Effects of giardiasis on production in a domestic ruminant (lamb) model

M. E. Olson From the Gastrointestinal Research Group (Olson, Deselliers, Buret), Department of Microbiology and Infectious Diseases (Olson, Ceri) and Biological Sciences (Olson, Morck, Ceri), University of Calgary, Calgary, Alberta T2N 4N1, and Agriculture and Agrifood Canada, Lethbridge Research Station, Lethbridge, Alberta T1J 4B1 (McAllister, Cheng), Canada.

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T. A. McAllister From the Gastrointestinal Research Group (Olson, Deselliers, Buret), Department of Microbiology and Infectious Diseases (Olson, Ceri) and Biological Sciences (Olson, Morck, Ceri), University of Calgary, Calgary, Alberta T2N 4N1, and Agriculture and Agrifood Canada, Lethbridge Research Station, Lethbridge, Alberta T1J 4B1 (McAllister, Cheng), Canada.

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L. Deselliers From the Gastrointestinal Research Group (Olson, Deselliers, Buret), Department of Microbiology and Infectious Diseases (Olson, Ceri) and Biological Sciences (Olson, Morck, Ceri), University of Calgary, Calgary, Alberta T2N 4N1, and Agriculture and Agrifood Canada, Lethbridge Research Station, Lethbridge, Alberta T1J 4B1 (McAllister, Cheng), Canada.

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D. W. Morck From the Gastrointestinal Research Group (Olson, Deselliers, Buret), Department of Microbiology and Infectious Diseases (Olson, Ceri) and Biological Sciences (Olson, Morck, Ceri), University of Calgary, Calgary, Alberta T2N 4N1, and Agriculture and Agrifood Canada, Lethbridge Research Station, Lethbridge, Alberta T1J 4B1 (McAllister, Cheng), Canada.

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K.-J. Cheng From the Gastrointestinal Research Group (Olson, Deselliers, Buret), Department of Microbiology and Infectious Diseases (Olson, Ceri) and Biological Sciences (Olson, Morck, Ceri), University of Calgary, Calgary, Alberta T2N 4N1, and Agriculture and Agrifood Canada, Lethbridge Research Station, Lethbridge, Alberta T1J 4B1 (McAllister, Cheng), Canada.

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A.G. Buret From the Gastrointestinal Research Group (Olson, Deselliers, Buret), Department of Microbiology and Infectious Diseases (Olson, Ceri) and Biological Sciences (Olson, Morck, Ceri), University of Calgary, Calgary, Alberta T2N 4N1, and Agriculture and Agrifood Canada, Lethbridge Research Station, Lethbridge, Alberta T1J 4B1 (McAllister, Cheng), Canada.

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H. Ceri From the Gastrointestinal Research Group (Olson, Deselliers, Buret), Department of Microbiology and Infectious Diseases (Olson, Ceri) and Biological Sciences (Olson, Morck, Ceri), University of Calgary, Calgary, Alberta T2N 4N1, and Agriculture and Agrifood Canada, Lethbridge Research Station, Lethbridge, Alberta T1J 4B1 (McAllister, Cheng), Canada.

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Abstract

Objective

To examine the effects of giardiasis on production and carcass quality, using growing lambs as a domestic ruminant model.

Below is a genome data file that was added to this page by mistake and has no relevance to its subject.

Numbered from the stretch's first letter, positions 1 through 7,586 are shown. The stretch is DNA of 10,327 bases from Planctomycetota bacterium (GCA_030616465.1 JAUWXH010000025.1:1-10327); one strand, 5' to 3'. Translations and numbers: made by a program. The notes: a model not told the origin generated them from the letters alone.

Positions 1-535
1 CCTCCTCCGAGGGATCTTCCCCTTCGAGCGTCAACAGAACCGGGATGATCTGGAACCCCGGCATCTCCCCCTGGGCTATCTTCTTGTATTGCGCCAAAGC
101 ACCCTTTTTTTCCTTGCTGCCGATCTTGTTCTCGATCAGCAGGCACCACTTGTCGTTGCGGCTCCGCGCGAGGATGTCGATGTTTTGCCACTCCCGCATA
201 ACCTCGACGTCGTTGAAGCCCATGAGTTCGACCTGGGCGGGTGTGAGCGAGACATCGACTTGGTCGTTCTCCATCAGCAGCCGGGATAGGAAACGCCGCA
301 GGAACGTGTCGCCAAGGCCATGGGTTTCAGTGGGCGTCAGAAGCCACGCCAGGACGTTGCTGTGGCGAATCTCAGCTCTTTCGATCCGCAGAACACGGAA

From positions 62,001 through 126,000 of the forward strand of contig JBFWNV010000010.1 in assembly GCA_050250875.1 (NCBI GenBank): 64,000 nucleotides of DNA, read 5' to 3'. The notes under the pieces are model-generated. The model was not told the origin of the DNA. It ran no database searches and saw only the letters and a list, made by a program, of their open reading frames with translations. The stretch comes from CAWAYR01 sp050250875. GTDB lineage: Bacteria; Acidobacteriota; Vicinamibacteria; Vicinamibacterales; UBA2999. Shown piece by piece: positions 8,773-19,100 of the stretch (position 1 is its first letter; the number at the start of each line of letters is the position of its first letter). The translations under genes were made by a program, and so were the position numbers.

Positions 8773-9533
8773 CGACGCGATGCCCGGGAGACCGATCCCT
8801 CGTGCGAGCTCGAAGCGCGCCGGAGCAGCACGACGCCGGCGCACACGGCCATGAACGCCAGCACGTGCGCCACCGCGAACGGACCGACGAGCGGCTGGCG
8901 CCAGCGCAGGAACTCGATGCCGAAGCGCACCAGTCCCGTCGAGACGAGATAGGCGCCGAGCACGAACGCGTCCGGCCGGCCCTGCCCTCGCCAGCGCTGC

Design

Randomized block.

Animals

Giardia-free lambs: 23 in infected group, 24 in control group.

Procedure

Six-week-old, specific-pathogen-free lambs were infected with Giardia trophozoites; control lambs received saline solution. Clinical signs of infection, body weight, and feed intake were determined for 10 weeks. Carcass weight and quality were determined at slaughter weight of 45 kg.

Results

Giardia infection persisted from weeks 7 to 16. For 5 weeks after challenge exposure, abnormal feces were more frequently observed in infected lambs. Giardia infection was associated with a decrease in rate of weight gain and impairment in feed efficiency. Time to reach slaughter weight was extended in infected lambs, and the carcass weight of Giardia-infected lambs was lower than that of control lambs.

Conclusion

Giardiasis has a negative effect on domestic ruminant production.

Clinical Relevance

Giardiasis in domestic ruminants is an economically important disease, thus necessitating control or elimination of the infection.

Abstract

Objective

To examine the effects of giardiasis on production and carcass quality, using growing lambs as a domestic ruminant model.

Design

Randomized block.

Animals

Giardia-free lambs: 23 in infected group, 24 in control group.

Procedure

Six-week-old, specific-pathogen-free lambs were infected with Giardia trophozoites; control lambs received saline solution. Clinical signs of infection, body weight, and feed intake were determined for 10 weeks. Carcass weight and quality were determined at slaughter weight of 45 kg.

Results

Giardia infection persisted from weeks 7 to 16. For 5 weeks after challenge exposure, abnormal feces were more frequently observed in infected lambs. Giardia infection was associated with a decrease in rate of weight gain and impairment in feed efficiency. Time to reach slaughter weight was extended in infected lambs, and the carcass weight of Giardia-infected lambs was lower than that of control lambs.

Conclusion

Giardiasis has a negative effect on domestic ruminant production.

Clinical Relevance

Giardiasis in domestic ruminants is an economically important disease, thus necessitating control or elimination of the infection.

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